I found both forms (with and without "a") on the Internet. I don't know which one is more acceptable.

Is it an idiom?


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2 Answers 2


As this Ngram graph shows, neither expression is particularly common: in my opinion, neither is idiomatic either.

Reading the full text of the two articles, there are sufficient grammatical errors to make me doubt that the author or either article is a native English speaker.

There are two similar idiomatic expressions: "as solid as a rock" occurs more frequently, and "rock solid" is very common.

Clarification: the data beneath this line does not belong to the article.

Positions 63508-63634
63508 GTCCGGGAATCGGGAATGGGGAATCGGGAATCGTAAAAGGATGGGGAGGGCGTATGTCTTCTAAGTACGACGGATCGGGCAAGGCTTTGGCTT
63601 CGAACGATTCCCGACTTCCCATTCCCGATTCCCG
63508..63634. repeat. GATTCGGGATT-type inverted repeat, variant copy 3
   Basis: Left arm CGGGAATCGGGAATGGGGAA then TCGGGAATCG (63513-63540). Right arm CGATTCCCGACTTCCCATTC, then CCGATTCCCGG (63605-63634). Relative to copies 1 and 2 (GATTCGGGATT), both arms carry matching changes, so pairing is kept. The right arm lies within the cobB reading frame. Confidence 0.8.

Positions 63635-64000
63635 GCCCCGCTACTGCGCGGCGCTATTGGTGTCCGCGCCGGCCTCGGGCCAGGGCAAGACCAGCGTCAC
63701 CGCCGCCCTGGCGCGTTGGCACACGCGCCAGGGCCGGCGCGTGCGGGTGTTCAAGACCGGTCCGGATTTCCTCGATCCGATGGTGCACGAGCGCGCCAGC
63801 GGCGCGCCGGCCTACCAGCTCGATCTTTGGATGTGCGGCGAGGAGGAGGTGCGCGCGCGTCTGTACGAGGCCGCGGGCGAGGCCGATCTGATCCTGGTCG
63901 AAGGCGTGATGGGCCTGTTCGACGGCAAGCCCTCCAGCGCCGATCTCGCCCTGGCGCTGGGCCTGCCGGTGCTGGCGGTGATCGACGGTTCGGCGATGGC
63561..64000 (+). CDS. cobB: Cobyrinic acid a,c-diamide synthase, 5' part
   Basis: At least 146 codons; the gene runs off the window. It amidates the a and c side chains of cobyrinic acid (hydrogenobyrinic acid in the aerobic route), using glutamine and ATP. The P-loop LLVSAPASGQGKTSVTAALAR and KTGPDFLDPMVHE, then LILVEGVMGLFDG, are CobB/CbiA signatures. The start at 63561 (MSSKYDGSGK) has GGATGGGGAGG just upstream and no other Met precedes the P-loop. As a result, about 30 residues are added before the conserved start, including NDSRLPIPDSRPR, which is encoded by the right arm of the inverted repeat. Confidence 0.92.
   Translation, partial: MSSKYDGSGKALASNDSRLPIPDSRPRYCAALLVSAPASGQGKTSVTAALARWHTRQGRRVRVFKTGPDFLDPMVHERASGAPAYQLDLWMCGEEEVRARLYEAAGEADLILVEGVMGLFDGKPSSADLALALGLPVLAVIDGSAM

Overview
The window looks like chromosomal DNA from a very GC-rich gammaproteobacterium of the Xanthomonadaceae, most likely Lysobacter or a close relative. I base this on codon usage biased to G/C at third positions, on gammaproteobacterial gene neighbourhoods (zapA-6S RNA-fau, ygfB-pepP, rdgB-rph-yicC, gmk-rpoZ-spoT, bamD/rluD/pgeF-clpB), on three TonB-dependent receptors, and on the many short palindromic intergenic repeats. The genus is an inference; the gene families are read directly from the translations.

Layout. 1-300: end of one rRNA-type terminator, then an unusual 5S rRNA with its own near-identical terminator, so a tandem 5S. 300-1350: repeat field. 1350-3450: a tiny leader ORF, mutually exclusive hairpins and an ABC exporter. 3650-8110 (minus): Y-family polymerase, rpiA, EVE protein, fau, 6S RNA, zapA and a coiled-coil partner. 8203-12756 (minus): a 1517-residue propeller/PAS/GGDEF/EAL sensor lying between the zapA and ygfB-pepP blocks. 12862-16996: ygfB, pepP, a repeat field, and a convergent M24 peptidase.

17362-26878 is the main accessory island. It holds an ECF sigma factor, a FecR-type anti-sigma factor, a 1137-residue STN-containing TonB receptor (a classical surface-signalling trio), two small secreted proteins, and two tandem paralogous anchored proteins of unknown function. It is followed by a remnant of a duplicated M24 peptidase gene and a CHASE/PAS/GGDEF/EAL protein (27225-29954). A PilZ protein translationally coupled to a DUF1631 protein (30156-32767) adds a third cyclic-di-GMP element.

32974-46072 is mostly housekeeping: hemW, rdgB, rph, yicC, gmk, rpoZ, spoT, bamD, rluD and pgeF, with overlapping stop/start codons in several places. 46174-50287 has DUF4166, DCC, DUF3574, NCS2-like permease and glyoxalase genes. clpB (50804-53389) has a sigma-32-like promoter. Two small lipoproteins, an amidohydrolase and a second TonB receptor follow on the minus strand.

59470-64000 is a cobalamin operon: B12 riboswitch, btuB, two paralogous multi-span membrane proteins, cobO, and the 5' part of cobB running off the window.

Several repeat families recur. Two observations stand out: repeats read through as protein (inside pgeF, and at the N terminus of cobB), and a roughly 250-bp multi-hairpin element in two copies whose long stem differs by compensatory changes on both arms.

Note that there are differences between British and American English in the use of the words rock and stone.


Both are correct.

solid like stone (stone - mass noun)

solid like a stone (stone - countable noun)

[ (as) solid as a rock= having a very strong basis, strongly built (not likely to break/fall) ]

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